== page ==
Leaving Your 401(k) to a Charity
In some cases, leaving your qualified retirement account to a charity
and other assets to your heirs can save on taxes.
An important part of establishing an IRA, 401(k), 403(b) or other qualified plan is naming a beneficiary.
On the positive side, this helps ensure that upon your death, any remaining account balance will transfer
directly to your heirs without going through probate. On the negative side, your heirs could lose up to 80
percent of the account’s balance to income and estate taxes, both federal and state.
On other assets, heirs pay less or even no tax. For example, an inherited home can be sold for its value
at the owner’s date of death and the heir pays no federal income or capital gains tax, although taxes will
be due on any amount over the dated value. Stocks the owner holds outside a qualified account and
passes to his heirs receive a step-up in cost basis to the value on the date of death, so heirs pay no
capital gains tax on the stocks’ appreciation during the original owner’s lifetime.
By leaving qualified plan balances to nonprofits and more tax-advantaged assets to your heirs, you have
the potential to get more of your wealth where you intended. Nonprofits, being tax exempt, pay no income
tax on the money they receive. Proper estate planning can help you avoid a few potential mistakes and
decide which method to use for distributing your assets.
Two relatively simple issues can create the biggest problems in a qualified
plan bequest to a charity. The first is not specifying the precise organization
name on the beneficiary form. If you’re an animal lover, putting
“Humane Society” on the form will probably result in the account’s reversion to
your estate and subsequent probate process. You need to list the exact name
of the organization, such as “Nebraska Humane Society” and include the
organization’s tax identification number. Tax ID numbers for many nonprofits
can be found at www.guidestar.com.
The second issue involves possession of funds. The account assets must be
transferred directly to the nonprofit organization. If your estate or other heir
takes possession of the assets and then transfers them or writes a check for
the same amount to the organization, income and possibly estate taxes will be
incurred. An estate can claim only a partial charitable deduction, leaving more
of the assets subject to taxes.
You can choose from a number of methods for getting funds from your
qualified plan account to a nonprofit. As mentioned earlier, one of the easiest
is to name the charity as the beneficiary on the account forms. For certain
types of accounts – including money purchase pension, profit sharing, 401k,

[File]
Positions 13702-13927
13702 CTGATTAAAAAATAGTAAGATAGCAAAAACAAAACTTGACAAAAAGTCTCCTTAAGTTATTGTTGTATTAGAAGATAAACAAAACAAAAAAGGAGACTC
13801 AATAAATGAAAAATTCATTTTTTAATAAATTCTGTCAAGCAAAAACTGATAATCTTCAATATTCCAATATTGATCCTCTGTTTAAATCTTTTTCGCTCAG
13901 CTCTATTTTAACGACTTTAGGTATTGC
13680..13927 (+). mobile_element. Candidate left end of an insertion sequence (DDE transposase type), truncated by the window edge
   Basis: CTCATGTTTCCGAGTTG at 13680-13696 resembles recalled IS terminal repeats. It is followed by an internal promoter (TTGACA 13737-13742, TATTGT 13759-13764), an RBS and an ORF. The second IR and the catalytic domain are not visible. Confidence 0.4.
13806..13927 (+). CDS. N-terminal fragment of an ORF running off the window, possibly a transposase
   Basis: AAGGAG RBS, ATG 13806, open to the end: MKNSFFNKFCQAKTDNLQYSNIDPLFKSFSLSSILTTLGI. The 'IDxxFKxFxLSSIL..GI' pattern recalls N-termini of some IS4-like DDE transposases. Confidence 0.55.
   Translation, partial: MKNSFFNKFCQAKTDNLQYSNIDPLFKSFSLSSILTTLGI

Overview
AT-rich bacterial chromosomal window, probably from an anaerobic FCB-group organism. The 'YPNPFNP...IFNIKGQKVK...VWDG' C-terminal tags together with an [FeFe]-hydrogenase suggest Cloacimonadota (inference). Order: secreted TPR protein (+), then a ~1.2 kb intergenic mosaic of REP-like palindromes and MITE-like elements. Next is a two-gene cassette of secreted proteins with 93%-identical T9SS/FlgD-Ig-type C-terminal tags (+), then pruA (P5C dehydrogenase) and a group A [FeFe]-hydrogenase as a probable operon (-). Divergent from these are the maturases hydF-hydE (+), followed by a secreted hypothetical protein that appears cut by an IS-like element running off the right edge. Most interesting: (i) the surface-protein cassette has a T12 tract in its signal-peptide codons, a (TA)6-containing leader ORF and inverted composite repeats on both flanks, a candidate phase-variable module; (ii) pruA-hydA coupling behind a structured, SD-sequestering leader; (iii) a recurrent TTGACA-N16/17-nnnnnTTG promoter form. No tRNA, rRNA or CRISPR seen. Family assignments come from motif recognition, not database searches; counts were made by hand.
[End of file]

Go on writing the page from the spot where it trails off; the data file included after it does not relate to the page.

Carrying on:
stock bonus, employee stock ownership plans or defined benefit or annuity
plans – your spouse must sign a waiver relinquishing his or her right to the
account. This rule does not apply to IRAs.
You can also name multiple beneficiaries with a specified percentage of the
account for each, or list the charity as the contingency beneficiary. This means
that if all other beneficiaries are deceased, the account passes to the charity.
A provision of the Pension Protection Act of 2006 allows IRA holders over
age 70½ to transfer up to $100,000 to a charity without recognizing income
tax on the withdrawal. The transfer will meet the minimum distribution
requirement, making this an attractive option for those with overfunded IRAs
who fear the required distributions will push them into a higher tax bracket.
For this rule, which expires on Dec. 31, 2007, private foundations or groups
considered supporting organizations under the IRS code do not qualify.
You can also designate a charitable remainder unitrust or charitable remainder annuity trust as the
qualified plan account beneficiary. You can designate an heir, who receives the income from the trust on
a tax deferred basis over his lifetime. When that heir dies, the principal of the trust passes to the charity.
This option may be the most tax-advantaged option if the qualified plan requires an immediate lump-sum
distribution upon the account holder’s death, because the income tax can be deferred rather than being
due in total with the lump sum.
Designating a charity as a beneficiary on your qualified plan account can help protect your estate from
state and federal income tax and estate tax. You should consult an estate attorney, tax professional and
financial advisor to ensure your estate plan gets your assets exactly where you intended.
All information herein has been prepared solely for informational purposes, and it is not an offer to buy or sell, or a solicitation of an offer to buy or sell any security or instrument or to
participate in any particular trading strategy. The Money Alert does not make any representations or warranties as to the accuracy, timeliness, suitability, completeness, or relevance of any
information prepared by any unaffiliated third party, whether linked to this web site or incorporated herein, and takes no responsibility. All such information is provided solely for
convenience purposes only. The Money Alert is not affiliated with any of the firms or entities listed unless specifically stated. The Money Alert does not provide investment, tax or legal
advice. Please consult the appropriate professional regarding your personal situation.
Copyright © 2011 The Money Alert.com. All rights reserved.